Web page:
SEPTA Video Shows Transit Cop Grabbing Throat of Man Holding Baby
On Friday afternoon, SEPTA police chief Thomas Nestel held a press conference at SEPTA headquarters to address the now-viral bystander video that showed SEPTA police trying to handcuff a man who had a baby in his arms at the Huntingdon stop of the Market-Frankford El on Thursday during rush hour.
Nestel showed reporters SEPTA surveillance footage from inside the train, in which a SEPTA cop, a 16-year veteran with no complaints on his record, is seen talking with the man, who was suspected of having evaded his fare. Nestel said that the officer, in accordance with SEPTA police procedure, was trying to get the man to leave the train but that the man repeatedly refused to comply.
After about five minutes of discussion, the cop can be seen putting a hand on the back of the man’s neck. When the man attempts to shake the officer off, the officer appears to grab his neck and throat and then pushes him up against the side of the train. Asked if this is standard protocol for handling a noncompliant fare evader, Nestel replied: “No, we don’t teach people to grab persons by the throat.”
(SEPTA media relations has not released a separate version of the surveillance footage; we captured the above portion from a Periscope replay of the press conference, where it was projected onto a screen. We will update this story if a higher-quality version becomes available.)
As the video continues, the officer disengages until other SEPTA cops arrive on the scene. A K9 cop eventually places one cuff around the man’s right wrist while he is seated. He is soon convinced to exit the train.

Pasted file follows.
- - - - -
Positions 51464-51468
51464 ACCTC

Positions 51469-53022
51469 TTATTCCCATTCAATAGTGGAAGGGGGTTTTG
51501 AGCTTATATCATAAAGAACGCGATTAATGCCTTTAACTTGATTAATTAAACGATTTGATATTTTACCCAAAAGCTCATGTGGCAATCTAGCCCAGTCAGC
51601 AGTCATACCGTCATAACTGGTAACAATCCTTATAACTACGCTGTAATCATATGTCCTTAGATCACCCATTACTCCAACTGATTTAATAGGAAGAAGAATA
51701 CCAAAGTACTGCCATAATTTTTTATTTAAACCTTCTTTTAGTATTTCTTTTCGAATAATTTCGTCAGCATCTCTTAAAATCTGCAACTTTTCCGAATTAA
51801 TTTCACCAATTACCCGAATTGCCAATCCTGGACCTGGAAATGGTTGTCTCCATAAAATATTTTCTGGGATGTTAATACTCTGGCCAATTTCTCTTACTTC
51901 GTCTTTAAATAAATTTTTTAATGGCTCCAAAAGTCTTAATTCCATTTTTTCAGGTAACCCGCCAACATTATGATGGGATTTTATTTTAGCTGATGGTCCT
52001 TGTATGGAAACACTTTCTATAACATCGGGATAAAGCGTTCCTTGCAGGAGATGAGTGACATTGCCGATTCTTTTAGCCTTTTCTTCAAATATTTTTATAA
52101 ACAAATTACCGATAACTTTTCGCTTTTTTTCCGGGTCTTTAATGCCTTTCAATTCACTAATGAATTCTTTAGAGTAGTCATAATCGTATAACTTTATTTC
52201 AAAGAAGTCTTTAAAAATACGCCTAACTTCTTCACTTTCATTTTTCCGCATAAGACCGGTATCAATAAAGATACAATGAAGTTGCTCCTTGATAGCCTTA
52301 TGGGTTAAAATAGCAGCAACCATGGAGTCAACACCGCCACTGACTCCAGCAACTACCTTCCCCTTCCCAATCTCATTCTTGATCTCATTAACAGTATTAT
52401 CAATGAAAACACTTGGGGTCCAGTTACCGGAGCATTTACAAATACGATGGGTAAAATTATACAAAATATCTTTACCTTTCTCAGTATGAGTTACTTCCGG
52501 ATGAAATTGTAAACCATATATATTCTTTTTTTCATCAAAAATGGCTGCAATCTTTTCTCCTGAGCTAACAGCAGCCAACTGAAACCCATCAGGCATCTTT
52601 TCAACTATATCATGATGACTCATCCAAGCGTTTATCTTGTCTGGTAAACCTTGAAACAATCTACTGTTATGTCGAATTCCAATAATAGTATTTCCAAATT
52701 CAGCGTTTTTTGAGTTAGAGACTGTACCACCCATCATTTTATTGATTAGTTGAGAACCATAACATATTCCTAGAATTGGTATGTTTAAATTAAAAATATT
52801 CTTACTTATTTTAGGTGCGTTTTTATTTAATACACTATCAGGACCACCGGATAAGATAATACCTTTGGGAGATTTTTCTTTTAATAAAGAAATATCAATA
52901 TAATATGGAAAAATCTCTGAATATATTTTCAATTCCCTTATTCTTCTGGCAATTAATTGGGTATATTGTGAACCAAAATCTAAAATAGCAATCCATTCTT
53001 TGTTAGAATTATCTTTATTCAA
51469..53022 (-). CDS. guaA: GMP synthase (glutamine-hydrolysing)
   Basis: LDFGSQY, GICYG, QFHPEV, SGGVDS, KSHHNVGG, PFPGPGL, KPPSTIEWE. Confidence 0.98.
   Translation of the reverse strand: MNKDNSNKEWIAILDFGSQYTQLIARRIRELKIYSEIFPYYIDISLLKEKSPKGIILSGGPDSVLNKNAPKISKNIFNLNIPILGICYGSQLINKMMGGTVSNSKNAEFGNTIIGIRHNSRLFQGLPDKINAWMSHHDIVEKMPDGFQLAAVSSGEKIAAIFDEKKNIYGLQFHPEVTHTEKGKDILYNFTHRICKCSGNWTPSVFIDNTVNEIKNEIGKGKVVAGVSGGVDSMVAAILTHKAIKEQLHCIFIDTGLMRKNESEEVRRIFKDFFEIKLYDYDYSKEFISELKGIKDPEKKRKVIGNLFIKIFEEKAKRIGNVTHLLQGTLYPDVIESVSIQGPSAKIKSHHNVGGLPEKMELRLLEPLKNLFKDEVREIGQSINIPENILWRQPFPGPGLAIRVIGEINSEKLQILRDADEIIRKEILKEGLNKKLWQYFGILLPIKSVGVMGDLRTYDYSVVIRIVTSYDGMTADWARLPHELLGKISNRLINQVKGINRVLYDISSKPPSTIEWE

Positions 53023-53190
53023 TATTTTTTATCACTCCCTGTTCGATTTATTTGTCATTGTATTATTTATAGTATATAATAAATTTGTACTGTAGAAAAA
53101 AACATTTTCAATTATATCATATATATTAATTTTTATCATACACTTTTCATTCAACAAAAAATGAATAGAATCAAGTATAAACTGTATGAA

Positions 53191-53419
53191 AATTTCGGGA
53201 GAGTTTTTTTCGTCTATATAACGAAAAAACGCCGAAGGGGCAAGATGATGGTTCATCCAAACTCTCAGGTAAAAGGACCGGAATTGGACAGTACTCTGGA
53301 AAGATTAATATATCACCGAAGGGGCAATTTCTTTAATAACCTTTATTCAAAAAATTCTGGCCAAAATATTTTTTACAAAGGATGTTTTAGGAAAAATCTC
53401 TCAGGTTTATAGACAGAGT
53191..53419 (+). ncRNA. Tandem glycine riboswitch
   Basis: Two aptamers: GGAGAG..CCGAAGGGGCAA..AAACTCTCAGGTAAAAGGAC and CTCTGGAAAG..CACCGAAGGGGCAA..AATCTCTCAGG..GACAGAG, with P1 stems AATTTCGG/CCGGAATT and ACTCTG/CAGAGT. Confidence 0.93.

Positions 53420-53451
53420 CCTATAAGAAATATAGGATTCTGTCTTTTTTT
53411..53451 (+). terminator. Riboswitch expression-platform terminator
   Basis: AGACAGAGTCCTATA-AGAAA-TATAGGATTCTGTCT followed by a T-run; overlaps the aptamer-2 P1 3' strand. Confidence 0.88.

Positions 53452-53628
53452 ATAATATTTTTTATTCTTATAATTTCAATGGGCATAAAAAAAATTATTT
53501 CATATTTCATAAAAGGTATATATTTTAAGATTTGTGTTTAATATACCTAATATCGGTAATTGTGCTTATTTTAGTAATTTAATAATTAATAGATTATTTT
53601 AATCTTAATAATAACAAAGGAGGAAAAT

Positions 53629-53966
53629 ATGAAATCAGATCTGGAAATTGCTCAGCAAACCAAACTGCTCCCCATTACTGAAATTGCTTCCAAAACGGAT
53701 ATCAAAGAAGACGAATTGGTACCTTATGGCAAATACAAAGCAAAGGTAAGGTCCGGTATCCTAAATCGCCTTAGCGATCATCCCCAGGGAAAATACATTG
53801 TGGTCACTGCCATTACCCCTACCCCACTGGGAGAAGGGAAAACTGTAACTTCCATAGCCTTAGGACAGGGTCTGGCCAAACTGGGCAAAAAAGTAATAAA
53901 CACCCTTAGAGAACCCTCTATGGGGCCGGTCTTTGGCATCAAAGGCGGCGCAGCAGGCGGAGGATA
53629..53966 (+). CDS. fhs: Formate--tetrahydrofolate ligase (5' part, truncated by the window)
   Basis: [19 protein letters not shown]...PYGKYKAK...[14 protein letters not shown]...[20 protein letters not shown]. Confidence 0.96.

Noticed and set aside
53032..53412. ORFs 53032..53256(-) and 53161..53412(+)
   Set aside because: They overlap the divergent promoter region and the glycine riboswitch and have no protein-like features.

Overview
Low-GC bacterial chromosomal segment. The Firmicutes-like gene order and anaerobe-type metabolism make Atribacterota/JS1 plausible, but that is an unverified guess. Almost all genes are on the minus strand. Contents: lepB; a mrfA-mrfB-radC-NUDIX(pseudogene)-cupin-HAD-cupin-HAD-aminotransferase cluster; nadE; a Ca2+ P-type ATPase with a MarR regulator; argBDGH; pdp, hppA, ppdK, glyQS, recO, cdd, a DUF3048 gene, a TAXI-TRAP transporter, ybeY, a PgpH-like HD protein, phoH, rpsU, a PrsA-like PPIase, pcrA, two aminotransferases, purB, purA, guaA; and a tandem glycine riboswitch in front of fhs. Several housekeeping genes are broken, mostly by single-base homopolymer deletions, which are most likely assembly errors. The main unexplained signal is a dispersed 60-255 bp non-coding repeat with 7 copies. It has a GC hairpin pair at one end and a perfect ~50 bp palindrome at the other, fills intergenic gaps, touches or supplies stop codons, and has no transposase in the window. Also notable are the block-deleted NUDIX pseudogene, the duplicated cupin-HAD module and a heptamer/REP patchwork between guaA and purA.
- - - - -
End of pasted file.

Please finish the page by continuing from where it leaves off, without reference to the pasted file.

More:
A second surveillance video, taken from the platform, shows another angle on what happened once the man decided to allow police to escort him out of the train with the baby.
“As he exits the door, his cooperation changes,” observed Nestel. “They’re trying to remove the child from him. He does not want to be handcuffed.”
But eventually, police managed to cuff the other wrist, and another passenger on the platform was able to take the child. Nestel says that the man was allowed to call the mother of the child, who came and picked up the girl.
“I saw some talk on social media about kidnapping,” said Nestel. “That’s not true.”
Ultimately the man, whom SEPTA later identified as 20-year-old Ellis Smith, was charged with fare evasion, disorderly conduct, and resisting arrest. But Nestel said that his concern is not with what the fare evader did.
“The supervisor of the officer said that there was a conversation this morning about why didn’t he just retreat and step away — there was a small child,” said Nestel. “Jeopardizing safety of a child just isn’t something that we want to do. And the officer felt that if he walked away he thought he would face disciplinary action.”
Nestel confirmed that if a officer engages a fare evader and does not issue a citation, an investigation into the officer’s actions would ensue. “But that’s a failure on my part,” he said. “If he believes he can’t use judgment to step away from a situation that’s spiraling into something that might justify the safety of a child, that’s on me … Force by police is never pleasant to see. Force by police when a person is holding a child is sad and dangerous.”
According to Nestel, the cop and the suspect shook hands and the man admitted that he had acted inappropriately. An internal affairs investigation is underway, but the officer has not been suspended.
Nestel also asked to the public’s help in the investigation — “I’d love to hear from other people on the train who witnessed it,” he said — made it very clear that the investigation is not about the fare evader’s actions.
“It’s not about him,” said Nestel. “This is about us. I’m not going to change how someone in the public deals with the police. I have to change how the police deal with the public.”